This post is part of an archived series of blogs called The LeVine Line, written by former Ambassador Suzan G. LeVine during her time at U.S. Embassy Bern.
9 August 2015
“We have not inherited this land from our forebears, we have borrowed it from our children.” In other words, we study the past so it can guide us into the future, and inspire us to do better.
– President Obama quoting an old proverb during his recent speech in Kenya
Last week, President Obama continued his efforts to combat climate change by announcing a landmark plan and ruling by the Environmental Protection Agency (EPA) to curb carbon emissions from power plants. This follows on many other actions he and the administration have taken including curbing other toxic emissions at power plants, increasing car fuel efficiency standards, initiating job retraining efforts in coal mining communities, creating renewable energy markets by requiring government entities like the Department of Defense to preference renewables, investing in renewable energy innovation and a whole lot more. I encourage you, in fact, to peruse this site that outlines the efforts and results from the Administration’s ongoing initiatives. Ultimately, through these actions, the United States will:
- contribute to the well-being of the planet’s atmosphere
- improve the health of its citizens
- increase its geopolitical security
- increase its prosperity
- And fundamentally: make the Earth a better place to live for current and subsequent inhabitants
It was with that on my mind that I went to visit a center for renewable energy up in the Jura at Mont Soleil/ Mont Crosin that features Switzerland’s only wind park along with one of the first solar plants in Europe. Here’s the Swiss tourism website with more information on going there yourself.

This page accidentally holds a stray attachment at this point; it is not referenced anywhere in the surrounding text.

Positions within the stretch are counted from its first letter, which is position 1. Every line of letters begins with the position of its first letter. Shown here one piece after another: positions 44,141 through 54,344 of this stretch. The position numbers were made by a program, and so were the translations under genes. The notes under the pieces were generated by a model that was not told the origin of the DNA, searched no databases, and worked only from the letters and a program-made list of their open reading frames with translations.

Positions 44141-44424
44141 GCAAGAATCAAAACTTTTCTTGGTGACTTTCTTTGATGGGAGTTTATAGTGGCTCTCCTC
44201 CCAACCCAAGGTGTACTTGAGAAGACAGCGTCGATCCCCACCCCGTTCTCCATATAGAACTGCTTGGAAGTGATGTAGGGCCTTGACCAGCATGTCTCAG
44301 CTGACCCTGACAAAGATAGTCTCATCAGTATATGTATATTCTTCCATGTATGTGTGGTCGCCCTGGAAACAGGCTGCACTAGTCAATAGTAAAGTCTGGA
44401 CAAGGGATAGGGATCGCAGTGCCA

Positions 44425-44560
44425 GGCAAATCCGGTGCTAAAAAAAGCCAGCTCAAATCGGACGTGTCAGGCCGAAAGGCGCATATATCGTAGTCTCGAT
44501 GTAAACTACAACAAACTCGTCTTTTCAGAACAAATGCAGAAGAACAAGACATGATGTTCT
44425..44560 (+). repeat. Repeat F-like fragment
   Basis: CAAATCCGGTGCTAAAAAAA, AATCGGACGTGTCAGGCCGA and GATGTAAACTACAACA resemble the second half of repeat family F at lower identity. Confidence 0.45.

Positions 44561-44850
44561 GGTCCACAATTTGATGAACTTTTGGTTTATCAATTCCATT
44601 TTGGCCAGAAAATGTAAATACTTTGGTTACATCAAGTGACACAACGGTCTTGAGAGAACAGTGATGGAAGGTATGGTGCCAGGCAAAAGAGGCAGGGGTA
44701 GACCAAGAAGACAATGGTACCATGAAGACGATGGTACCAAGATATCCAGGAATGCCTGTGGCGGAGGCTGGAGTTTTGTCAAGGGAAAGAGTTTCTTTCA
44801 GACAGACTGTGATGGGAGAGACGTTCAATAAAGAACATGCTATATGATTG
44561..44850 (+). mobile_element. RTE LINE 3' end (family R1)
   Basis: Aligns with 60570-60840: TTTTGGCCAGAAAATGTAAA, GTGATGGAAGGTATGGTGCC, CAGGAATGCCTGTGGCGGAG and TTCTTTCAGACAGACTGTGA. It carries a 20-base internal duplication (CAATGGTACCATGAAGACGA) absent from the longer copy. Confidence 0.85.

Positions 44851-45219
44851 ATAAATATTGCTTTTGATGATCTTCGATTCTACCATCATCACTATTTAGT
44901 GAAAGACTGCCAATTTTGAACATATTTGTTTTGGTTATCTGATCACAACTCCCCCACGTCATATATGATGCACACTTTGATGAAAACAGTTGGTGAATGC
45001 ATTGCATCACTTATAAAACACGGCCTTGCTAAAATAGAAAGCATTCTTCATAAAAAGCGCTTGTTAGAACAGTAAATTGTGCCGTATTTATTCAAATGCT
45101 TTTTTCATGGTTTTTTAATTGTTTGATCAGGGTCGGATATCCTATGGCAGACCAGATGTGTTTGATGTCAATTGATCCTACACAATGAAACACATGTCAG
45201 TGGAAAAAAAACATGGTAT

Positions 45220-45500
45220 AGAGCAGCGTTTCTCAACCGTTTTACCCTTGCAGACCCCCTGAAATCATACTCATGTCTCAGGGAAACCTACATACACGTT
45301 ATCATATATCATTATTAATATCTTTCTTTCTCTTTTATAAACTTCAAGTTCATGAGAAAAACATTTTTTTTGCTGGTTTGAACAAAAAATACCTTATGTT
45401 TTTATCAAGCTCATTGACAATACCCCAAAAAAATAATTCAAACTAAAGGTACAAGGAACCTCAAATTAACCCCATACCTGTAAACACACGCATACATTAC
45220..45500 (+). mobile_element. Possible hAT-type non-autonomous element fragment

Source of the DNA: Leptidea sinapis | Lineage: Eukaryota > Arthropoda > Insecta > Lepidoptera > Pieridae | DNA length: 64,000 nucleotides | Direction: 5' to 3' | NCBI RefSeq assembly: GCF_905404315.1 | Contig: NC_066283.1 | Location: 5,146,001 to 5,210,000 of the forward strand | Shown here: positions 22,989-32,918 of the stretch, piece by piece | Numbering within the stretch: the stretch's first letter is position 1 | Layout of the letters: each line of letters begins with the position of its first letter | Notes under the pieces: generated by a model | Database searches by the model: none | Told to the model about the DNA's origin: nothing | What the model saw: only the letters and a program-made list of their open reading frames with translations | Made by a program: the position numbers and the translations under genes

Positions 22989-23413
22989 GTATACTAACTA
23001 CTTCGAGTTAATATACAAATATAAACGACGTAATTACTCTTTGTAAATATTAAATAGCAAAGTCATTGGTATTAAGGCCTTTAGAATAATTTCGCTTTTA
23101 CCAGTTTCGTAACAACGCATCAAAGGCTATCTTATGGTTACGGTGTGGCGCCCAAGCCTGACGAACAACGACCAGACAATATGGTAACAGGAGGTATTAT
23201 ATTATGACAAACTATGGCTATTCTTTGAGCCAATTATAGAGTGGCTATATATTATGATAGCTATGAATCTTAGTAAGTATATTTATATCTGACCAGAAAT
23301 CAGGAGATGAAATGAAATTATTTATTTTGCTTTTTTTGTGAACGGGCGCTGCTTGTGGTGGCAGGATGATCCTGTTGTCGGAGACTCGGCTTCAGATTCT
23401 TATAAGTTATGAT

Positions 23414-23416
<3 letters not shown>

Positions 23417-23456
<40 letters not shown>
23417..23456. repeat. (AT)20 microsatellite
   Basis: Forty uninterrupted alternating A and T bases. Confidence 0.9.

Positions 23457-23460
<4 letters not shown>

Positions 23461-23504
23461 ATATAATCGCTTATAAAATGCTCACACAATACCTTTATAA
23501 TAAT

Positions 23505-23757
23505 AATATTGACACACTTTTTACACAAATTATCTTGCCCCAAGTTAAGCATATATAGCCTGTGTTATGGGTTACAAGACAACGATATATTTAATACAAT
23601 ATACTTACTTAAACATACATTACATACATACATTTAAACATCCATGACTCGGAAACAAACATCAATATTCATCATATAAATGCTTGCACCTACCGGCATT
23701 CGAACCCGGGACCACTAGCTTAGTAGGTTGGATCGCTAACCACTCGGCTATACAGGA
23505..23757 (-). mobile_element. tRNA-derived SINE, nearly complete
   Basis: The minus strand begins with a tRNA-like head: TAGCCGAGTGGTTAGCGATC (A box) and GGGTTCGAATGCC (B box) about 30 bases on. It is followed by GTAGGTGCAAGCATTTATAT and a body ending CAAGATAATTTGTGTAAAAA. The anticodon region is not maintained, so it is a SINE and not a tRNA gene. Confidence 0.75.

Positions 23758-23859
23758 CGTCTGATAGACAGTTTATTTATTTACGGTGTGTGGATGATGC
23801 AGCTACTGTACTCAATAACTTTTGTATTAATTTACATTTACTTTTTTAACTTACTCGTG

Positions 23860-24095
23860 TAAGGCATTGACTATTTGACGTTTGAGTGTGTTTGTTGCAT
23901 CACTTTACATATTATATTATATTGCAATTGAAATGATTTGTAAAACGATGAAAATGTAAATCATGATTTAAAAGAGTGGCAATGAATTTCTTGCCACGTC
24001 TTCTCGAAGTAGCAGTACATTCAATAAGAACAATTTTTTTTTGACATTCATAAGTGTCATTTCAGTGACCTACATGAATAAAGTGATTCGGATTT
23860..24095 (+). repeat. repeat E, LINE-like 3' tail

You see – Switzerland has long been an advocate for protecting the environment and pursuing renewable energy. In this post almost a year ago. I wrote about my family’s visit to Grimselwelt and learning about Switzerland’s tremendous use of hydroelectric power. We were amazed by the concept that the alpine lakes are, in fact, large batteries and were stunned by the beauty surrounding and, in some cases, caused by the dams and funiculars.
It was during that trip that we were invited to check out the other renewable energy vehicles in Switzerland – namely this wind park and solar power plant.
Our overall impressions
It would be too cliché to say we were “blown away” at the wind park or to say that the solar power plant was “enlightening” – so instead, I’ll simply say that it was tremendous to see even more parallels between our two countries in the pursuit of ways to wean us off of carbon-emitting fuels.
Some of the key learnings included:
- The solar power plant there was the biggest built in Europe when it was created over 20 years ago.
- The power generated from the wind park can fulfill the power needs for 18,000 households.
- Because of Switzerland’s size and location – it’s unlikely that wind will become a major energy source. Thus – the wind park is more about providing the thousands of visitors with a learning experience.
- The solar plant is currently used to test different types of panels. Among those we saw were panels from the United States, Switzerland, Japan, and more.
- The folks who created the wind park and turned it into a tourist attraction gained their inspiration from Steamboat Springs in Colorado where they integrate nature, tech, and tourism.
Here is a photo album of our experience taking you from viewing a way to balance the climate vs. the world in real time, an e-bike type of horse and carriage (I’ll explain more in the photo album whose link is just above), the towers of wind, US photovoltaic technology in Switzerland and more.